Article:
Venezuela started 2019 with a fresh political crisis with opposition leader Juan Guaido declaring himself the interim president of the Latin American country and rejecting to accept Nicolas Maduro’s election last December as legitimate.
One of the most hotly debated practices the Maduro regime faces criticism for is the controversial role it plays in supporting Iran and its Lebanon-based proxy militia, Hezbollah.
It was not long before the Iran-backed Hezbollah released a statement denouncing Guaido’s campaign for change as a conspiracy hatched by the US and reaffirmed support for the Maduro regime.
Overlooking pro-Guaido rallies sweeping Venezuela nationwide, Hezbollah said the dispute at hand was concocted by Washington’s interference, and that it was not driven by pro-democracy objectives, but by an agenda designed to “seize Venezuela’s resources and to punish patriotic states for holding anti-US strategic stances”.
Reviewing close ties Hezbollah shares with Venezuela, the first scene that comes to mind dates back to 2006 when the Iran-backed group raised posters depicting both former Venezuelan President Hugo Chavez and its own militias chief, Hassan Nasrallah, side by side throughout the streets of Beirut’s southern suburbs.
Flooding neighbourhoods with pictures of Chavez came after the ex-president backed Hezbollah in its 2006 war with Israel.
Lebanese author and American University of Beirut history professor, Dr. Makram Rabah, explains that Venezuela’s stances on Palestinian are only an overlay justification for Hezbollah’s fondness for the Maduro regime there.
“Hezbollah’s survival is heavily dependent on the current Venezuelan regime which helps the group launder its money,” Rabah said, noting that the Iran-sponsored group “benefits from drug trafficking networks not only to launder money, but to also procure intelligence data collected by international crime organizations”.
The Maduro regime fosters Hezbollah-affiliated Shiite businessmen and grants them legal leeway and administrative perks in Venezuela. Some of the group’s members and supporters also enjoy power in the Maduro administration.
Minister of Industries and National Production, Tareck El Aissami, who also served as the 28th Venezuelan vice president, is perhaps the most controversial figure that rose to power under Maduro. The politician of Syrian origins was blacklisted for drug trading by the US Department of Treasury in 2017; according to Rabah, Aissami is also believed to be behind thousands of Hezbollah militants obtaining a Venezuelan passport.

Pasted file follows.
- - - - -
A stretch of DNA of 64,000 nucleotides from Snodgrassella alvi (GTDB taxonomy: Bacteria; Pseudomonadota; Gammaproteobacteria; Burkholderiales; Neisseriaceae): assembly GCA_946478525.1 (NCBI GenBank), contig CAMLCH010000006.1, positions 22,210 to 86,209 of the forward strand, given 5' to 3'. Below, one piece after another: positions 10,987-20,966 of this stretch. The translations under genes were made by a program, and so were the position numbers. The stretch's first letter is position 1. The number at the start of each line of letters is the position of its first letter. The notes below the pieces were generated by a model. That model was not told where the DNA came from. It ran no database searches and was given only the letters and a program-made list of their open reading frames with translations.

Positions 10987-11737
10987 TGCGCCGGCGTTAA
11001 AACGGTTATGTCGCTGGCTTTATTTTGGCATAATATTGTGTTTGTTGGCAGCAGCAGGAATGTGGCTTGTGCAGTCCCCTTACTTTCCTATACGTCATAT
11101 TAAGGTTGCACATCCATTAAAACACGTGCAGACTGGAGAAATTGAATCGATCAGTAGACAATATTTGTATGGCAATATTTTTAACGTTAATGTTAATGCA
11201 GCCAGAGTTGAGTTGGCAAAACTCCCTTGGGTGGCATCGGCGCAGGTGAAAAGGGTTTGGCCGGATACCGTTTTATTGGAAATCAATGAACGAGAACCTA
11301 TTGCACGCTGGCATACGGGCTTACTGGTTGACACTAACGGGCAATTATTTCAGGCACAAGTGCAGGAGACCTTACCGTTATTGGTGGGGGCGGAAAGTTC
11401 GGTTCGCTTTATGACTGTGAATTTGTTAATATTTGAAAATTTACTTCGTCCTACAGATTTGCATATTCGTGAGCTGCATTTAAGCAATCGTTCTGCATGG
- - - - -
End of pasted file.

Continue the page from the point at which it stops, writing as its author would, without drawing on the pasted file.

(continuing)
The question of the hour is: How will a Guaido-led government, as opposed to Maduro’s administration, affect Hezbollah and Iran interests? In this context, experts believe that the 35-year-old National Assembly leader is likely to be more effective in snipping Hezbollah's presence on Venezuelan soil and seek to diminish the clout of networks and parties aiding the group.
“There is a huge difference between a government that supports Hezbollah’s presence on its soil and offers it with amenities and protection and a one that tightens the noose around it,” Rabah said.
“Of course, these networks will not disappear overnight, but they will certainly be affected,” he added explaining that they will no longer be able to operate as easily as they currently do under Maduro.
Iran, which has maintained close relations with Venezuela and Maduro for years, is standing strongly behind his stay in power.
“Iran supports the government and the people of Venezuela against illegitimate and illegal actions such as coup attempts and foreign interference in the country’s domestic affairs,” Iranian Foreign Ministry spokesman, Bahram Ghassemi, has said.
On that note, Rabah pointed out that any party or country in what is known as the ‘axis of opposition’ will stand against the US camp.
“This is obvious,” he said.
Iran needs Venezuela to circumvent re-introduced economic sanctions, and sees the US backing of Guaido as a direct threat at a time when Tehran is turning every stone to find a country it can cooperate with, Rabah explained.
It is noteworthy that media reports shed light on growing suspicions that Venezuelan gold exported to Turkey was ending up in Iran, which would violate US sanctions.
Iran is looking for a political-economic arrangement, and Maduro’s regime plays into allowing that to happen, Rabah highlighted.
“It is good to have a cooperating regime in this Latin country, which helps it in the process of evading US sanctions.”
“Venezuela serves as an advanced base for Iran, right in the backyard of the United States, which undoubtedly cares about Venezuelan oil as well,” Rabah added.